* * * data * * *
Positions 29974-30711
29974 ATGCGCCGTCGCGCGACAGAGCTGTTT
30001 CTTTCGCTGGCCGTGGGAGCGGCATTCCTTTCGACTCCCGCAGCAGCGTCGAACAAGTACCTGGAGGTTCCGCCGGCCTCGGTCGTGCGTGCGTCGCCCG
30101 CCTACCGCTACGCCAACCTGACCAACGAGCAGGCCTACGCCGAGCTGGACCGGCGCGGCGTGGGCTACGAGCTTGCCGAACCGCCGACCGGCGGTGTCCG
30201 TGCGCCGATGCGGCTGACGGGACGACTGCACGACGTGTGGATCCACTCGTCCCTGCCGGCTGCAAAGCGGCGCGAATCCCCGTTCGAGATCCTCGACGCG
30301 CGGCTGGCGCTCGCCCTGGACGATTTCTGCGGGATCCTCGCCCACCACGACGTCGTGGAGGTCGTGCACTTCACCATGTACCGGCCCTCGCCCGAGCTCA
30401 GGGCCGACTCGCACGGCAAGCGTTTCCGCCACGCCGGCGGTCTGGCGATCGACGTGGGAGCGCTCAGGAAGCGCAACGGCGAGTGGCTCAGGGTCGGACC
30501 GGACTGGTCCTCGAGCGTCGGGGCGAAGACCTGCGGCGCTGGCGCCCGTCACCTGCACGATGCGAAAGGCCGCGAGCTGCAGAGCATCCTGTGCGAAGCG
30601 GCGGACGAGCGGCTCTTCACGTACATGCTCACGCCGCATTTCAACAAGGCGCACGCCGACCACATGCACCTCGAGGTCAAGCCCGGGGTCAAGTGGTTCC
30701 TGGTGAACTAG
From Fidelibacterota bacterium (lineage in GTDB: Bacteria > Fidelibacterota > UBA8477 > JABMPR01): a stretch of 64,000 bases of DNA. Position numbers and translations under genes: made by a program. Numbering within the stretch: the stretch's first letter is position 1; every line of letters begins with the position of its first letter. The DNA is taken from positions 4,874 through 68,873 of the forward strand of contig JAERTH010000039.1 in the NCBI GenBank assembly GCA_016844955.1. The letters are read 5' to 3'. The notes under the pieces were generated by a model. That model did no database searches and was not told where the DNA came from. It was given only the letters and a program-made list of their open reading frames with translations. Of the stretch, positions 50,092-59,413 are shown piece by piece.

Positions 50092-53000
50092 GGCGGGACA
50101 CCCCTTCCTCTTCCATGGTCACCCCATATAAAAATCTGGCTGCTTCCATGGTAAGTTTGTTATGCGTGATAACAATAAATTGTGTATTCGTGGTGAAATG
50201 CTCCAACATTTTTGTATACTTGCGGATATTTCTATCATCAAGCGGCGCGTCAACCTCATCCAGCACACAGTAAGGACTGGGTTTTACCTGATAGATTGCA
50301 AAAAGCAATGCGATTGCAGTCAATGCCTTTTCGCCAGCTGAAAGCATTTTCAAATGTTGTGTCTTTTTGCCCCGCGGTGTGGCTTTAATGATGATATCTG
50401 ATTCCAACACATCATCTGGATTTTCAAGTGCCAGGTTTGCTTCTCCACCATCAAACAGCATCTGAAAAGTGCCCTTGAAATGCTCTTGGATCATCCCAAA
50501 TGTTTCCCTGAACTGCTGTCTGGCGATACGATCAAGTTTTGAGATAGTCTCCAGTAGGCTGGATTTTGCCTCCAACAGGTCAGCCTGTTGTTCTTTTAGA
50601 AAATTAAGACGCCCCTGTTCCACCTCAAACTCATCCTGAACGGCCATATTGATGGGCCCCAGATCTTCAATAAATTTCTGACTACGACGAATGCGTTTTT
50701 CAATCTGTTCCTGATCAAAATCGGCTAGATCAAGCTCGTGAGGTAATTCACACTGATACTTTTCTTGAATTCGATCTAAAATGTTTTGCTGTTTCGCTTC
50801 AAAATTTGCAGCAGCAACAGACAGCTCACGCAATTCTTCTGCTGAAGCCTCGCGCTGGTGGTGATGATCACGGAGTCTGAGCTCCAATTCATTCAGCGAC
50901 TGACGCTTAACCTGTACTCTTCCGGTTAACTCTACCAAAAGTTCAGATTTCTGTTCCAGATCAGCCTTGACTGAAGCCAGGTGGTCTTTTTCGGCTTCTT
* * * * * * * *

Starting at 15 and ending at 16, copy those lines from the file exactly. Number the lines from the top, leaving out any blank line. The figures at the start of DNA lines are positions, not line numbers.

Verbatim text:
50201 CTCCAACATTTTTGTATACTTGCGGATATTTCTATCATCAAGCGGCGCGTCAACCTCATCCAGCACACAGTAAGGACTGGGTTTTACCTGATAGATTGCA
50301 AAAAGCAATGCGATTGCAGTCAATGCCTTTTCGCCAGCTGAAAGCATTTTCAAATGTTGTGTCTTTTTGCCCCGCGGTGTGGCTTTAATGATGATATCTG